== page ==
Mark Skage Wiki – Mark Skage Biography

A Canadian man claims he was fired from his job at a fuel supplier when he helped rescue a desperate calf moose from a possible attack by a black bear. Mark Skage, who worked for AFD Petroleum Inc., was returning from a job site when he saw the abandoned moose wandering on the side of the road in British Columbia, Canada, on June 6. When he stopped and jumped out of his vehicle, the cub tried to get into his truck when Skage noticed a bear stalking the “few-day-old” animal  There was a black bear 50 meters from her waiting,” Skage said in a Facebook post.

“I made a decision at that point after she kept (trying to) get into the work van that I couldn’t leave her there. So I put her in the passenger side and drove into town to get her help,” Skage added. Skage’s decision to bring the calf to his truck stems from his experience as an outdoorsman, and he knew it was against the law to do so.

Mark Skage Age

The age of Mark Skage is not declared.


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Mark Skage fired from job

“I just couldn’t do it, in my heart. People can say all they want. I know that as nature lovers we talk about predator control. … Black bears are the number one predator of those calves. So I thought, ‘Well, I can’t take care of the predator, but I guess maybe I can try to help this little calf,'” Skage told CBC News.

“It is against the law to collect wild animals off the road or from the wild, anywhere. It is illegal to be in possession of wildlife and to transport wildlife,” he told the outlet. With the shotgun mounted in her truck, Skage called his supervisor and the local Conservation Officer about her situation before naming the moose Misty and finding a rehabilitation center to care for her until she was ready to be released.

“A few days later, Misty (that’s what I called her) was taken to a rehab center a little further south where she will be allowed to grow up a bit before being released back into the wild,” her post read. Skage thought it would all be over, but his company AFD Petroleum had a problem with its wildlife rescue.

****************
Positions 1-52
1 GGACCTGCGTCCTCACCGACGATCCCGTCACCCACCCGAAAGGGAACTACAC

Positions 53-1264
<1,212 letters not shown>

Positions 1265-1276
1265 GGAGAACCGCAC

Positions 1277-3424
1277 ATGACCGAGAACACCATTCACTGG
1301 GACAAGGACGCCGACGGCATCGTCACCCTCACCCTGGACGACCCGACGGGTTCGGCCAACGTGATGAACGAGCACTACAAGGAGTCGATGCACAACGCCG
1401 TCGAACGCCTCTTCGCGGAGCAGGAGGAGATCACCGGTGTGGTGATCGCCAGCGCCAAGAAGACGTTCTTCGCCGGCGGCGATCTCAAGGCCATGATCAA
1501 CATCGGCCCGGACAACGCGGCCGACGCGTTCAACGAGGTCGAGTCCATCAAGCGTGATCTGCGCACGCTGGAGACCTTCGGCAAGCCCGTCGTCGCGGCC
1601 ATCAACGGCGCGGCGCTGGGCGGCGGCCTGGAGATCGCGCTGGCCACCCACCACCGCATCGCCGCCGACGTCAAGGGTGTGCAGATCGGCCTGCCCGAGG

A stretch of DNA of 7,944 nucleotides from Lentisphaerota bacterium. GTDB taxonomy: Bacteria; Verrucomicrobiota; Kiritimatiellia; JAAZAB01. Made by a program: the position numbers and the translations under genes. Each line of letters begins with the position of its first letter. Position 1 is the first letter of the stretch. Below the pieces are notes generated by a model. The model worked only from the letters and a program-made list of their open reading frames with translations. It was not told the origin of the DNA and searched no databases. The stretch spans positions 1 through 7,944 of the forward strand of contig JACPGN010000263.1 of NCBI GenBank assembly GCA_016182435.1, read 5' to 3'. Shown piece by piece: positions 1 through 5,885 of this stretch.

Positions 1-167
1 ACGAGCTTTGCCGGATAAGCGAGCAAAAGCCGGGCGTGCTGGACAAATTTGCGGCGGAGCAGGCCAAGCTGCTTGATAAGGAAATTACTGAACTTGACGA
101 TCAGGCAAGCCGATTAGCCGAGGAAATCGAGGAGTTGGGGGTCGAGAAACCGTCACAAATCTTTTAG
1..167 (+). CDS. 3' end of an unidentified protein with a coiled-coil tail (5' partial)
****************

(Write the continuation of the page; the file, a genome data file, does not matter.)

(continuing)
“Everything is fine, right? NO. AFD felt differently and thought that I was in serious conflict with their wildlife policies. (they had never taken the time to learn my background),” he said. Both black and grizzly bears, along with wolves, are major predators of moose calves in interior Alaska and northern Canada and make up a large portion of calf deaths.

“Black bears have been found to be the top predator of elk calves in some areas of Alaska where brown bears are uncommon. In these areas, black bears killed about 40% of all elk calves that were born. Most of the predation was by adult males,” according to the Alaska Department of Fish and Game. “Anyway, in conclusion, they decided, given all their options, that letting me go was for the best. So the lesson I learned was that AFD is fine spilling fuel on the ground but not helping wildlife,” Skage concluded.

The AFD condemned Skage’s rescue, saying she should have called the conservation officer and allowed trained wildlife officers to handle Misty’s relocation. individual made an independent decision to transport an unharmed moose calf, a wild animal, in the front seat of his company vehicle for many hours,” AFD Petroleum President Dale Reimer said, according to CBC.Read More……


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